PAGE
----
• Going even further, the debate on whether or not the franchise should continue without Lilo and keep separating Stitch from her to place him in different new families around the world. One side believes that this would help the franchise stay fresh, keep Stitch in the limelight, and introduce audiences to new and obscure cultures, while the other side believes that the current post-Lilo direction is turning Stitch into a Franchise Zombie where he does not really develop any further as a character and does not stay dedicated to any one family, and that there's no need for Disney to use an already established character/universe to introduce audiences to something that's new to them.
    • For the Eastern spin-offs themselves, the voice acting. They're either as charming as the original voices or incredibly annoying.
      • The new voice actors for the returning characters themselves (particularly Stitch and Jumba, who are voiced by Ben Diskin and Jess Winfield respectively in both shows) have either done such a good job replicating the characters' original voices that they should be rightfully seen as the new voice actors for those characters going forward, or sound so off from the originals that Disney should drop them altogether and either bring back their original voice actors or (especially in Jumba's case) look for new voice actors elsewhere.
    • The reports of the original film getting a live-action remake. While this is nothing new among the Disney Live-Action Remakes, Lilo & Stitch is a special case due to its intimate and realistic story. Many feel that the uniqueness of Lilo & Stitch would be "ruined" by being made into live-action and CGI, while others like the idea because not only would it introduce Lilo & Stitch to a new generation, but hopefully bring mainstream attention back to the franchise. There are also concerns over how the aliens, especially Stitch, would look in realistic CGI, and some are concerned Disney would whitewash the human characters (with some making cracks on Emma Stonenote  or Scarlett Johanssonnote  starring). And there's also the fact that this announcement was made just months after the untimely death of David Ogden Stiers, a long time Disney veteran and the voice of Jumba, which can easily come across as disrespectful to his legacy.
      • It got worse when it was reported that it would not be coming to theaters, but rather it would be a direct-to-digital Disney+ Original instead with a budget around the $60 million range that the 2019 Lady and the Tramp remake on the service had, which is less than the $80 million budget for the original 2002 Lilo & Stitch film. (And to note, unlike Lady and the Tramp, a Lilo & Stitch Live-Action Adaptation would need a lot more CGI for the alien characters and environments than Lady and the Tramp's talking animals, which some viewers thought had an Uncanny Valley look.) The fact that the report also stated that the remake would be filmed in Hawaii and Chris Sanders would reprise the voice role of Stitch has been seen as little comfort for fans.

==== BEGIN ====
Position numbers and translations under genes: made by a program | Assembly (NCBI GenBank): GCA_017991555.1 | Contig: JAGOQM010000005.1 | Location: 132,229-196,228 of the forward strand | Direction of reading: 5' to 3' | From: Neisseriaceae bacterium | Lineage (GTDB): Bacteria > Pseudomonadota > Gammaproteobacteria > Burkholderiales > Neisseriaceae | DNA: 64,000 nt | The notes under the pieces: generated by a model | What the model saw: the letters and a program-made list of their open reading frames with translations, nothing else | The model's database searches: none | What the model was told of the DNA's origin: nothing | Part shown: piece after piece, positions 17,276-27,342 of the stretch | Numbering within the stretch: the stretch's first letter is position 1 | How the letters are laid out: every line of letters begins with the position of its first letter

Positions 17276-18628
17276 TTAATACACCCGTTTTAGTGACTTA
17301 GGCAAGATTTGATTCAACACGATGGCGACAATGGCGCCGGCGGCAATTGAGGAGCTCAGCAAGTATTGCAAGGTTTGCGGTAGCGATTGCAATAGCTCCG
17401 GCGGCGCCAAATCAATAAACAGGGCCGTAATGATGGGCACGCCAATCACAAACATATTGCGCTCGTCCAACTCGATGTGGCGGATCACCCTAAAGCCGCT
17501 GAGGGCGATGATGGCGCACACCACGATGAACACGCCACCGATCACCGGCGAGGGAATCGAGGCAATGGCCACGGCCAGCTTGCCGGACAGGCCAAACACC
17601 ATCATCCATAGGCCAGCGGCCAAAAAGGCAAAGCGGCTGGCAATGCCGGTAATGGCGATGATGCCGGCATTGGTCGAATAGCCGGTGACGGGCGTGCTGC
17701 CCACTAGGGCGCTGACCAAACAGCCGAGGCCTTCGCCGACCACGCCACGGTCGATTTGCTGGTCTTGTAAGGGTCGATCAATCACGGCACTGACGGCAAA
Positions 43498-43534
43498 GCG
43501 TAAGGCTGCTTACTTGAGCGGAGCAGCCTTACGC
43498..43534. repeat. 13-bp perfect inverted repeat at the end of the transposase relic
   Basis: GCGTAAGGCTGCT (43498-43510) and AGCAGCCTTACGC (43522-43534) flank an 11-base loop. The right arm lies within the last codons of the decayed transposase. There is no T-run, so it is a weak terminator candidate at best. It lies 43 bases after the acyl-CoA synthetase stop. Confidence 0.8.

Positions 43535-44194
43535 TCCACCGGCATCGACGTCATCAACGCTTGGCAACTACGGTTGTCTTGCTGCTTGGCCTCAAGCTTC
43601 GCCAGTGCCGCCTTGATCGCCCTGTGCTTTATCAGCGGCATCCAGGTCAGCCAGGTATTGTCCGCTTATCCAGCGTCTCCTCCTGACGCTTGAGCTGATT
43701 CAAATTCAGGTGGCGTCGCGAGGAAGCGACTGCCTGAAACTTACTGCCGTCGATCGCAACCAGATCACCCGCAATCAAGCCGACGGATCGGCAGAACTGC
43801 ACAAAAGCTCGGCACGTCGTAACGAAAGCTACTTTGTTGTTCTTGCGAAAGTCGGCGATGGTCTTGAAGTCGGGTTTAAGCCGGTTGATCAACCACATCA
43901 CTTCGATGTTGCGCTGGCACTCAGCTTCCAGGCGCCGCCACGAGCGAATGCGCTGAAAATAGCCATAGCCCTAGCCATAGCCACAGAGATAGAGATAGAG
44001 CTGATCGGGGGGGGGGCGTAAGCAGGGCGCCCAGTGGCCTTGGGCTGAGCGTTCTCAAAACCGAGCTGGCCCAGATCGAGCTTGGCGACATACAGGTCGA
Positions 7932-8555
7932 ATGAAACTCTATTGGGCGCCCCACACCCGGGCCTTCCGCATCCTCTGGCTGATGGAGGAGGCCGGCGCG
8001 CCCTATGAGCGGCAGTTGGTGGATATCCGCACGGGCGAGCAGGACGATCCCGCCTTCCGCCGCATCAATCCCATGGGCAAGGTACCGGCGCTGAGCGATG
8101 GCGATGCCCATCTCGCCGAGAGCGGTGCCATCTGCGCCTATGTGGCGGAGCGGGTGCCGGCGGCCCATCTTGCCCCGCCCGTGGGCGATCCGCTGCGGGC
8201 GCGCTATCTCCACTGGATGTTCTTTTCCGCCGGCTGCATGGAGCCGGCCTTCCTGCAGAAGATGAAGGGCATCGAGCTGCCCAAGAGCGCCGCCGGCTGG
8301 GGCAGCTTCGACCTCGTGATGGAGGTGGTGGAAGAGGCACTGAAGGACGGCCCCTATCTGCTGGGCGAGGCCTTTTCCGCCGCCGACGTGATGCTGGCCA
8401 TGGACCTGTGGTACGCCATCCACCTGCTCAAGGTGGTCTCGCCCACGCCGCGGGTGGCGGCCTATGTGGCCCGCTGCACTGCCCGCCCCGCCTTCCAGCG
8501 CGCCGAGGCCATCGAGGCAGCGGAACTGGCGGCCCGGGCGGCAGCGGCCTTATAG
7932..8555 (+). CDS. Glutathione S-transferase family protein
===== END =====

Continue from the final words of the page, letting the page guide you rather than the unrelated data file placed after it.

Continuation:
• Cargo Ship: Canonically, Reuben and sandwiches.
  • Common Knowledge: Stitch loves Scrump to the point that "she" is his Companion Cube. Except that no, he does not. This idea of the blue alien loving Lilo's rag doll was only perpetuated by Disney to sell merchandise, and some fans of Stitch embracing the idea of him being close to the doll. In the original film, he only interacts with the doll twice; the first time was during his first night in Lilo's bedroom, where he, still far from having reformed, passively takes Scrump and the coffee-filled baby bottle Lilo filled for him trying to claim Lilo's bed for himself for a moment. The second time was when he uses Scrump as part of a makeshift bomb in his fight against Jumba. There aren't that much more interactions between him and the doll in the sequel material either, and his few interactions with Scrump in such material remain either passive or even negative (such as in "Phantasmo", even though that one was because Scrump was possessed by the experiment of the episode).
  • Contested Sequel: Lilo & Stitch is one of Disney's most polarizing animated franchises in regard to its sequel and spin-off material. This trope is primarily applied to the franchise's television series:
    • Some people see Lilo & Stitch: The Series (and its films Stitch! The Movie and Leroy & Stitch) as Sequelitis due to their executive-mandated Lighter and Softer tone compared to the original film, formulaic writing, an over-Flanderization of the original film's characters, and the show's focus on the aliens' antics causing much of the mundane charms of the first film to be lost. On the other hand, The Series's supporters love seeing all the unique experiments, enjoy Lilo and Stitch's adventures in capturing them, find Lilo & Stitch's message of inclusiveness being maintained through their efforts, and see that it has much of the charm of the first film intact. Either way, Lilo & Stitch: The Series can be seen as divisive among Disney's animated shows.
    • The Stitch! anime gets criticized even more so for replacing Lilo with Canon Foreigner Yuna, changing the characterizations of much of the returning characters for the worse, and being a Time Skip Stealth Sequel Series to the rest of the franchise, among other things. Its fans and supporters—yes, it has some—enjoy that it continues Stitch's story and shows more of the experiments (even introducing new ones), and that it has its own unique qualities that others tend to overlook or dismiss. They also argue that it proves that the franchise doesn't have to be restricted to Hawaii, and that Yuna is a good Ideal Hero character. (Though they also believe that the third season is weaker than the first two.)